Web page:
interest in affairs of his lodge in each. His church affiliation
it with the Baptists, and among them, too, his interest is strong, as he
is helpful in all the work of the congregation in which he holds his membership
and true to the Christian teachings of the sect in all the relations of
life. As a citizen, as a business man and as a public official he
meets all the requirements of uprightness, integrity and enterprise, and
his loyalty to these requirements has not only given him force and influence
with the people of the city and county, but has won for him their enduring
confidence and regard.
Donald F. Cochrane
.- As editor
and publisher of the Hartford Day Spring and clerk of the village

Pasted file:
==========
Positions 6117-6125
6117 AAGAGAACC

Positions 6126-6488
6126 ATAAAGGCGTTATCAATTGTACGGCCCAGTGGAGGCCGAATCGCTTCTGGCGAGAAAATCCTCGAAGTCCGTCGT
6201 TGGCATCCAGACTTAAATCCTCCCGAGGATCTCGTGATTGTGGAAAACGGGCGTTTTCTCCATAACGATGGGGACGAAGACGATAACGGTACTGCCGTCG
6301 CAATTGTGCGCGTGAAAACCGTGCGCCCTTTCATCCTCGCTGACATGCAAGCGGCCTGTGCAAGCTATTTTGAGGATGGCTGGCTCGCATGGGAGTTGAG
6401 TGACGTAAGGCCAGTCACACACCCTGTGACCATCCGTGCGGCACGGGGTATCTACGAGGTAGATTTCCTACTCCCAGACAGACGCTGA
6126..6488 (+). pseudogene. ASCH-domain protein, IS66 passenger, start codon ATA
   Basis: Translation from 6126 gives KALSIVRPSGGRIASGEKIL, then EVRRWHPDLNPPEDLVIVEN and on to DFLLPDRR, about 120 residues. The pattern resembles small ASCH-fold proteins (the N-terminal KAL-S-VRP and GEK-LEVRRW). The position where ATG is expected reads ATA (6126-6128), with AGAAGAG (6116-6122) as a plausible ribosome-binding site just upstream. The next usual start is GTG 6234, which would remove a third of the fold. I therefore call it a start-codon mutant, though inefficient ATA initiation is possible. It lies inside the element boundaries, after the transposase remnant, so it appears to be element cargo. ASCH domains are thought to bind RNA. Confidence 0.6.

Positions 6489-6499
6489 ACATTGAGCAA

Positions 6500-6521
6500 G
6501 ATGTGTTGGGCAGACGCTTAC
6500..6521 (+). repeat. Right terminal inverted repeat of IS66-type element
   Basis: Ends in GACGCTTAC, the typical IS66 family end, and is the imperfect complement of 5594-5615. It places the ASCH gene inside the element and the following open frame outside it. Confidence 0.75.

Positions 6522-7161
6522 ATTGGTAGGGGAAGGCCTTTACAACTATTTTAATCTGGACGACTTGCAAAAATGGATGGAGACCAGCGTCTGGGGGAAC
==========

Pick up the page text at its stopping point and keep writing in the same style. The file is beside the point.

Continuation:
of Hartford, Donald F. Cochrane is in close touch with public sentiment
in his locality and a leading man in giving it trend and expression.
He is also directly connected with the financial interests of the community
and its people, and has excellent opportunities to aid in caring for them
in an intellegent and forceful way. It must be said, greatly to his credit
but in perfect candor,that in both capacities he is faithful to his trust,
and his services are rendered in an upright, conscientious and able manner,
which makes them satisfactory to the public, and enables him to maintain
the hold on its confidence and regard which he long ago won.
Mr. Cochrane is a native of the state, though not
of Van Buren county. He was born in York, Washtenaw county, on May 21,
1881. He is the son of Rev. Henry F.and Coral M. (Wray) Cochrane,
the former a native of the state of Massachusetts and the latter of Illinois.The
father was a clergyman of the Baptist denomination, and was nationally
prominent in the councils of his church. While living in Michigan
he was sectretary of the state organization of the sect, and his fidelity